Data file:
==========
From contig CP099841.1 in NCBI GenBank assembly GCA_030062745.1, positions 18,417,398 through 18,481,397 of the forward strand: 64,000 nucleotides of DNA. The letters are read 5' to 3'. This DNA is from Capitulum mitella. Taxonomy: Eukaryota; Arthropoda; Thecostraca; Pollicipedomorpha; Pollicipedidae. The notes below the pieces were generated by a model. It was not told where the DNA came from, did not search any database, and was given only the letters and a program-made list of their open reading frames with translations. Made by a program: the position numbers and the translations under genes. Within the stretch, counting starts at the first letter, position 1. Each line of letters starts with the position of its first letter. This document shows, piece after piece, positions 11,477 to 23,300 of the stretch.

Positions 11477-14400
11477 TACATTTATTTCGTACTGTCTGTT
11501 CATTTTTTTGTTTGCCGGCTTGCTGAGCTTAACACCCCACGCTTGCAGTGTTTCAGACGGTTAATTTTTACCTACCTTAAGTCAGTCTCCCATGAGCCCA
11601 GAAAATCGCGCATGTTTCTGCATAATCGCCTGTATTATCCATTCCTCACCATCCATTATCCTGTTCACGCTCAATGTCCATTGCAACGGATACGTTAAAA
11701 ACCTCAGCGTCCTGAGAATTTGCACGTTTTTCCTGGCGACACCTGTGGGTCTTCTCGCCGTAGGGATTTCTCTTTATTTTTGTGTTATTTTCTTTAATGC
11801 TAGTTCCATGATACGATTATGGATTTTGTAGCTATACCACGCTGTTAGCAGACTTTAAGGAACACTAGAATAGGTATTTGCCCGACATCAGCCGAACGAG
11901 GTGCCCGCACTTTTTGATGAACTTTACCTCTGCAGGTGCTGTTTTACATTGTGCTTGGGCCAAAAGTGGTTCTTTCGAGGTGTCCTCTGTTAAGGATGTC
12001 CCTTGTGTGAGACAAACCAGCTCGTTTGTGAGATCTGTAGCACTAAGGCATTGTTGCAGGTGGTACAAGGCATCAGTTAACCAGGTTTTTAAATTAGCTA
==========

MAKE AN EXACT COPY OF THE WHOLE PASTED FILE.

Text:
From contig CP099841.1 in NCBI GenBank assembly GCA_030062745.1, positions 18,417,398 through 18,481,397 of the forward strand: 64,000 nucleotides of DNA. The letters are read 5' to 3'. This DNA is from Capitulum mitella. Taxonomy: Eukaryota; Arthropoda; Thecostraca; Pollicipedomorpha; Pollicipedidae. The notes below the pieces were generated by a model. It was not told where the DNA came from, did not search any database, and was given only the letters and a program-made list of their open reading frames with translations. Made by a program: the position numbers and the translations under genes. Within the stretch, counting starts at the first letter, position 1. Each line of letters starts with the position of its first letter. This document shows, piece after piece, positions 11,477 to 23,300 of the stretch.

Positions 11477-14400
11477 TACATTTATTTCGTACTGTCTGTT
11501 CATTTTTTTGTTTGCCGGCTTGCTGAGCTTAACACCCCACGCTTGCAGTGTTTCAGACGGTTAATTTTTACCTACCTTAAGTCAGTCTCCCATGAGCCCA
11601 GAAAATCGCGCATGTTTCTGCATAATCGCCTGTATTATCCATTCCTCACCATCCATTATCCTGTTCACGCTCAATGTCCATTGCAACGGATACGTTAAAA
11701 ACCTCAGCGTCCTGAGAATTTGCACGTTTTTCCTGGCGACACCTGTGGGTCTTCTCGCCGTAGGGATTTCTCTTTATTTTTGTGTTATTTTCTTTAATGC
11801 TAGTTCCATGATACGATTATGGATTTTGTAGCTATACCACGCTGTTAGCAGACTTTAAGGAACACTAGAATAGGTATTTGCCCGACATCAGCCGAACGAG
11901 GTGCCCGCACTTTTTGATGAACTTTACCTCTGCAGGTGCTGTTTTACATTGTGCTTGGGCCAAAAGTGGTTCTTTCGAGGTGTCCTCTGTTAAGGATGTC
12001 CCTTGTGTGAGACAAACCAGCTCGTTTGTGAGATCTGTAGCACTAAGGCATTGTTGCAGGTGGTACAAGGCATCAGTTAACCAGGTTTTTAAATTAGCTA